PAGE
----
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Events in Physics
Title: Understanding The Cerebral Cortex: Principles And Mechanisms    (Colloquia)
Start Date: 02/11/2013
Time: 4:15 pm
Location: 1 LeConte Hall
Speaker: Mike DeWeese
Affiliation: Professor of Biophysics, UC Berkeley
Contact Person: Sarah Wittmer   (510) 642-3034
Details:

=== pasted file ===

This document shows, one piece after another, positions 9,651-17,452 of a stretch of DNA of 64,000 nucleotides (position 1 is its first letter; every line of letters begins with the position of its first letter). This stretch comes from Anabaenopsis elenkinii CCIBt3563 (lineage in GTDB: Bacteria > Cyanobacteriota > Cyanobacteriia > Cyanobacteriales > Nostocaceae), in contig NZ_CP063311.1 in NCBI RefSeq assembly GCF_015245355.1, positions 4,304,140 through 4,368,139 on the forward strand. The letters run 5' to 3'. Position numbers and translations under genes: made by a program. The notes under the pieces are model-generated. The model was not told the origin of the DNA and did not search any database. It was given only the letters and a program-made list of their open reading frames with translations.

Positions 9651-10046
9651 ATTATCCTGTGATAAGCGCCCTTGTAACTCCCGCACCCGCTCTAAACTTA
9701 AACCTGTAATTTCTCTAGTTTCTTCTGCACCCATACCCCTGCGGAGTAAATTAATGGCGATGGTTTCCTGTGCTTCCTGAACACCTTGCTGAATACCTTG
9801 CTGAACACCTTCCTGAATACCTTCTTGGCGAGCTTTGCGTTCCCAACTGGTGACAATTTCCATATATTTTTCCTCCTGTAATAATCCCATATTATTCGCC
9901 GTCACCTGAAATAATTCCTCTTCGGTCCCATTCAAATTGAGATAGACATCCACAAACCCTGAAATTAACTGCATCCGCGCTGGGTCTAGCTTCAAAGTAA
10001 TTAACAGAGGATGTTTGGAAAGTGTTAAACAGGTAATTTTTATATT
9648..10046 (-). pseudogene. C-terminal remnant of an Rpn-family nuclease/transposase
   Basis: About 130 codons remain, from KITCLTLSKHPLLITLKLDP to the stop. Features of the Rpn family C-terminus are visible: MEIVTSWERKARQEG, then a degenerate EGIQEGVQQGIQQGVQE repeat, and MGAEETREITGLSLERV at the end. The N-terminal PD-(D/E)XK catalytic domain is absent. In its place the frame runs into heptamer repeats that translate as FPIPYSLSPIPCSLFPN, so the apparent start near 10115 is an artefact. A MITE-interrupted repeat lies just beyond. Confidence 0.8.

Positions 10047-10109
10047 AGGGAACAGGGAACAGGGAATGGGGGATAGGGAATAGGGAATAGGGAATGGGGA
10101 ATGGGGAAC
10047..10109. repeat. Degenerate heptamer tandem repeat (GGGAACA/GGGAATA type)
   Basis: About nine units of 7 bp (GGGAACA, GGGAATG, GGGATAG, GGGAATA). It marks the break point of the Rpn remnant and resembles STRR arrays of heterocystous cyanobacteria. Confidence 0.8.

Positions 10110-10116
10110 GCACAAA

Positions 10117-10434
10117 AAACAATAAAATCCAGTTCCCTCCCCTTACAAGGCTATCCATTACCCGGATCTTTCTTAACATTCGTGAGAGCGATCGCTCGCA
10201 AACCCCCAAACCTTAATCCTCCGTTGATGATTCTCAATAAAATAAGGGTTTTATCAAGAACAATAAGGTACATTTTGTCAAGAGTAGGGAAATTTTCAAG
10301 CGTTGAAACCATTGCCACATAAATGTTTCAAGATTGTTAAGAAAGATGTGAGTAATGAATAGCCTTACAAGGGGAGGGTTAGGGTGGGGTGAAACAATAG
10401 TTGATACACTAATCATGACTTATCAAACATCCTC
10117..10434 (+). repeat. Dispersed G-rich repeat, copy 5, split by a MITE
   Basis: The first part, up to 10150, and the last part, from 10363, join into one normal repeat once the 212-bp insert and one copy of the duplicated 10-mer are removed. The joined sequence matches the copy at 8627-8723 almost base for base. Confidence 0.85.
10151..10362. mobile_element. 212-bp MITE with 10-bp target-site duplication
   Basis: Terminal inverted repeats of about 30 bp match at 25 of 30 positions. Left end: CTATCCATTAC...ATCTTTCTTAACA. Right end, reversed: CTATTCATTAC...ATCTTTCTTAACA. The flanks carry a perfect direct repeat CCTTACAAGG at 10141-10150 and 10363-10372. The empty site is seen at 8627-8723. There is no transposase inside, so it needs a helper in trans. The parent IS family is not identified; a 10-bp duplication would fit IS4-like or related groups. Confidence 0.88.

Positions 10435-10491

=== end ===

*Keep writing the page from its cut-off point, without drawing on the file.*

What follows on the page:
As physicists, we are all familiar with such powerful principles as maximum entropy and least action, which play a central role in our understanding of the physical universe.  This success coupled with the Darwinian notion of survival of the fittest suggests that optimization principles could be helpful for making sense of biological phenomena.  I will describe some of the progress we have made towards understanding sensory processing in the cerebral cortex using efficient coding principles, including accurate predictions of neural responses in stages of the auditory pathway that are poorly understood.  Complimenting these efforts, we have used both theoretical and experimental methods to study the mechanisms underlying neural activity in the cortex.  For example, we have developed the first neural network model capable of learning a sparse representation of natural scenes --- a global objective --- using only local learning rules; and we have experimentally measured the relative contributions of inhibitory and excitatory synaptic input to individual neurons in the auditory cortex, explaining their greater responsiveness for sounds coming from some spatial locations over others.  In addition to basic questions about sensory coding and computation, my research group is also interested in understanding the mechanistic basis for our ability to focus on important sounds in our environment while ignoring distracters.  I will conclude with a description of the auditory selective attention behavioral paradigm we have developed, the neural correlates of attention we have observed, and our ongoing efforts to apply a unique set of experimental tools to the mechanistic study of attention.